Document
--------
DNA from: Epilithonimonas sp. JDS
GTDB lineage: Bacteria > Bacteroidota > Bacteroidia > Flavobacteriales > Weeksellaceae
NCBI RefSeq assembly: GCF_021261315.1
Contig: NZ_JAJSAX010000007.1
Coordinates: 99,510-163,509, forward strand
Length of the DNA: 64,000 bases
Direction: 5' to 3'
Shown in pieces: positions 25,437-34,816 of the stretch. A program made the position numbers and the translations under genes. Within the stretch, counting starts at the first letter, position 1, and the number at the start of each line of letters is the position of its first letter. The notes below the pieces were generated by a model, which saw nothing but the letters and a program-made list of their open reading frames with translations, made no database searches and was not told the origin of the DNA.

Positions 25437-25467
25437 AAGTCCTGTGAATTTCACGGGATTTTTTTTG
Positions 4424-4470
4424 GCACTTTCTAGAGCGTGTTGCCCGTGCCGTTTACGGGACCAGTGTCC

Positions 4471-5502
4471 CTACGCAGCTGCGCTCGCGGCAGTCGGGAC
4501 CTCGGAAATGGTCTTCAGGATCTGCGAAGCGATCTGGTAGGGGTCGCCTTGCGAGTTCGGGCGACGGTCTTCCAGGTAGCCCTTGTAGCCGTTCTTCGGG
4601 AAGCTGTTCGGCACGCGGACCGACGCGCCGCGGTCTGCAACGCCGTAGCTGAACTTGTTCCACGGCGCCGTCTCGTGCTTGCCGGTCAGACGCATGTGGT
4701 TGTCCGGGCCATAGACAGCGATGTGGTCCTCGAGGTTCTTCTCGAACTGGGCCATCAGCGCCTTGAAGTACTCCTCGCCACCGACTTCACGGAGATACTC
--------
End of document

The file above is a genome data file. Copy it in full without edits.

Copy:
DNA from: Epilithonimonas sp. JDS
GTDB lineage: Bacteria > Bacteroidota > Bacteroidia > Flavobacteriales > Weeksellaceae
NCBI RefSeq assembly: GCF_021261315.1
Contig: NZ_JAJSAX010000007.1
Coordinates: 99,510-163,509, forward strand
Length of the DNA: 64,000 bases
Direction: 5' to 3'
Shown in pieces: positions 25,437-34,816 of the stretch. A program made the position numbers and the translations under genes. Within the stretch, counting starts at the first letter, position 1, and the number at the start of each line of letters is the position of its first letter. The notes below the pieces were generated by a model, which saw nothing but the letters and a program-made list of their open reading frames with translations, made no database searches and was not told the origin of the DNA.

Positions 25437-25467
25437 AAGTCCTGTGAATTTCACGGGATTTTTTTTG
Positions 4424-4470
4424 GCACTTTCTAGAGCGTGTTGCCCGTGCCGTTTACGGGACCAGTGTCC

Positions 4471-5502
4471 CTACGCAGCTGCGCTCGCGGCAGTCGGGAC
4501 CTCGGAAATGGTCTTCAGGATCTGCGAAGCGATCTGGTAGGGGTCGCCTTGCGAGTTCGGGCGACGGTCTTCCAGGTAGCCCTTGTAGCCGTTCTTCGGG
4601 AAGCTGTTCGGCACGCGGACCGACGCGCCGCGGTCTGCAACGCCGTAGCTGAACTTGTTCCACGGCGCCGTCTCGTGCTTGCCGGTCAGACGCATGTGGT
4701 TGTCCGGGCCATAGACAGCGATGTGGTCCTCGAGGTTCTTCTCGAACTGGGCCATCAGCGCCTTGAAGTACTCCTCGCCACCGACTTCACGGAGATACTC